Two pastors were appearing before Kenyan courts on Tuesday suspected of being behind the deaths of at least 109 people buried in what has been dubbed the “Shakahola forest massacre”.

The deeply religious Christian-majority country has been stunned by the discovery of mass graves last month in a forest near the Indian Ocean coastal town of Malindi.

Self-proclaimed pastor Paul Nthenge Mackenzie, who set up the Good News International Church in 2003 and is accused of inciting cult followers to starve to death “to meet Jesus”, appeared in the dock in Malindi.

The small courtroom was packed with relatives of victims as about half a dozen police officers brought in Mackenzie along with eight other defendants.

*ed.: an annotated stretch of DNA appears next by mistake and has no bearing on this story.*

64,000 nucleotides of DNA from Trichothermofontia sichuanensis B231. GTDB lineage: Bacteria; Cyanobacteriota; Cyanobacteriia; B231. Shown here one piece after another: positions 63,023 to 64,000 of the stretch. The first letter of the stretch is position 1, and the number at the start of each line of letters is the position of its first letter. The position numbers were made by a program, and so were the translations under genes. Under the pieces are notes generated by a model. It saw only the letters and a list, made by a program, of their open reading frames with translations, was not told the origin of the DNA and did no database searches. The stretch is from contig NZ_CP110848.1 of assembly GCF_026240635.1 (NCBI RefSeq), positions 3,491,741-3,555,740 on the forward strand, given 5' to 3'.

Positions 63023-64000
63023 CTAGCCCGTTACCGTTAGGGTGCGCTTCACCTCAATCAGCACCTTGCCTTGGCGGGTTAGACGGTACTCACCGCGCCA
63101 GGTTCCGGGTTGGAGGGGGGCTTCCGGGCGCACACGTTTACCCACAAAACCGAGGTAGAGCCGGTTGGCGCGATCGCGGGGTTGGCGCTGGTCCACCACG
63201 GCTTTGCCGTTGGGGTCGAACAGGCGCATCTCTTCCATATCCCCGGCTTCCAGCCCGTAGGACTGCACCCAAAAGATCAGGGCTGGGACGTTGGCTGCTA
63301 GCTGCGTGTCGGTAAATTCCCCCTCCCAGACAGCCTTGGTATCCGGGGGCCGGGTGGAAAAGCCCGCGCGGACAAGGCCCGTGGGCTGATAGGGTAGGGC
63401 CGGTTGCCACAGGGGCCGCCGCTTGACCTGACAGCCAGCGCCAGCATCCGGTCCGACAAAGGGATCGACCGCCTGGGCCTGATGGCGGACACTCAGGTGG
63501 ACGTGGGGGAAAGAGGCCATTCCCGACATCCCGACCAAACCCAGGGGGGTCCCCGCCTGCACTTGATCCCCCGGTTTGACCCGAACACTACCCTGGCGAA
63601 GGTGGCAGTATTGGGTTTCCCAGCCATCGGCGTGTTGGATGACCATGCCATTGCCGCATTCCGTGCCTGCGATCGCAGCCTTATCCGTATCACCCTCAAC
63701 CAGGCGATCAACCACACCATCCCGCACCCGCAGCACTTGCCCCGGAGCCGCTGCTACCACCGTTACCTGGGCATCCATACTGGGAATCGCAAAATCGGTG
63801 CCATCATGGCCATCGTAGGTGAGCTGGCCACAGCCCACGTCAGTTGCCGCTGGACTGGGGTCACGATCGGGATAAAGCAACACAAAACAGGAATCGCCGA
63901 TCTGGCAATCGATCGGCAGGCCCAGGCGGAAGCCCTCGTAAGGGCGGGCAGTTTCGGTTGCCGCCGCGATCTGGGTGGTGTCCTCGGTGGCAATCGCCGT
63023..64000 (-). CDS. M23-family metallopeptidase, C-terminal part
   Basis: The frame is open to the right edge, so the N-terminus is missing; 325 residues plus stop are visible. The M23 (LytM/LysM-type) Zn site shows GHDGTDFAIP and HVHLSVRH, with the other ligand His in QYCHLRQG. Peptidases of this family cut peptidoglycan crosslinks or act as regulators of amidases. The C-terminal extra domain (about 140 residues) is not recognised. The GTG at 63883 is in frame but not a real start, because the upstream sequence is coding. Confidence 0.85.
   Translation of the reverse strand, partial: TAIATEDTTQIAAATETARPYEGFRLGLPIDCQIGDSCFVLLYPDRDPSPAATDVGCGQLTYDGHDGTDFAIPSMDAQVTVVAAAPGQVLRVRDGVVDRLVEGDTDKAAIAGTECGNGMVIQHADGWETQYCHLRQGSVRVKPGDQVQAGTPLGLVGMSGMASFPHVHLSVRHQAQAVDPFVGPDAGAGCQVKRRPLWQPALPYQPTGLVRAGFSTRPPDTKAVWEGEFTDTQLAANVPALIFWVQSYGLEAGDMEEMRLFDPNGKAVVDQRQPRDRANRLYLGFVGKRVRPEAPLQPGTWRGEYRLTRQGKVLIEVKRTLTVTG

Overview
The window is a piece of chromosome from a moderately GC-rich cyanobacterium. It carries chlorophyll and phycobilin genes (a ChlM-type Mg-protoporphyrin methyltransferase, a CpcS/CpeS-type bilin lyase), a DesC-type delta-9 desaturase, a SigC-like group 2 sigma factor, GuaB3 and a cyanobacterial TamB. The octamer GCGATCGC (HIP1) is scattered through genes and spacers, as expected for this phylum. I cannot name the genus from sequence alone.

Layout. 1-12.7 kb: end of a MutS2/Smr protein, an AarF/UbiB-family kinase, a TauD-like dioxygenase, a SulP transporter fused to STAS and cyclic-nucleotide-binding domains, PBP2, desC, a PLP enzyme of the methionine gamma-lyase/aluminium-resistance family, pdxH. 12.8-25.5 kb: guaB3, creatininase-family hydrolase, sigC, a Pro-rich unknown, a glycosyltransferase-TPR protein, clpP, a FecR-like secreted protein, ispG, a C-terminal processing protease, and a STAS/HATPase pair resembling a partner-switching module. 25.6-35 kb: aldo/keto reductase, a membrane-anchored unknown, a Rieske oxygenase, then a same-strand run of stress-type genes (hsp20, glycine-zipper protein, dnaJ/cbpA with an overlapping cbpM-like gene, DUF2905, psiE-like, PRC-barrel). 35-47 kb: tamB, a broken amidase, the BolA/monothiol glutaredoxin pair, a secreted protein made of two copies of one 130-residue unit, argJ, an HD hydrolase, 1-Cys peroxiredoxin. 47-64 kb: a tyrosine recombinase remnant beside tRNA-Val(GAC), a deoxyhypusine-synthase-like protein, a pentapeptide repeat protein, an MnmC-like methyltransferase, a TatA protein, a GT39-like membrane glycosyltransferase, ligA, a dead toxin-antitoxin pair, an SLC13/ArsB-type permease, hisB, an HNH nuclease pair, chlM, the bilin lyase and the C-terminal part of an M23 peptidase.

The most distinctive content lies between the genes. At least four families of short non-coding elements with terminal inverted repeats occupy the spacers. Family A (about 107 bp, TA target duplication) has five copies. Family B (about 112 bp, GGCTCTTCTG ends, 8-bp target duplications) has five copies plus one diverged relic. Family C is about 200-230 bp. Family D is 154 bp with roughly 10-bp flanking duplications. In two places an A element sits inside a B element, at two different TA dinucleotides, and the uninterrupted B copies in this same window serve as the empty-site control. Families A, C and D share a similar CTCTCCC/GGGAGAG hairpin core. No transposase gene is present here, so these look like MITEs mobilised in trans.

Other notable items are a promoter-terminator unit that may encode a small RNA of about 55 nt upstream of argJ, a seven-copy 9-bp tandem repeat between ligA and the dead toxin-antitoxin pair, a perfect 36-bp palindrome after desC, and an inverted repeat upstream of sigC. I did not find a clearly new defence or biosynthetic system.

Wearing a pink and black jacket and brown trousers, Mackenzie conferred with his lawyer George Kariuki, who told AFP: “We have not been told what application the prosecution wants to make. We are just waiting to see.

A total of 109 people have so far been confirmed dead, most of them children. The first autopsies from Shakahola were carried out Monday on nine children and one woman.

They confirmed starvation as the cause of death, though some victims were asphyxiated, the authorities said.




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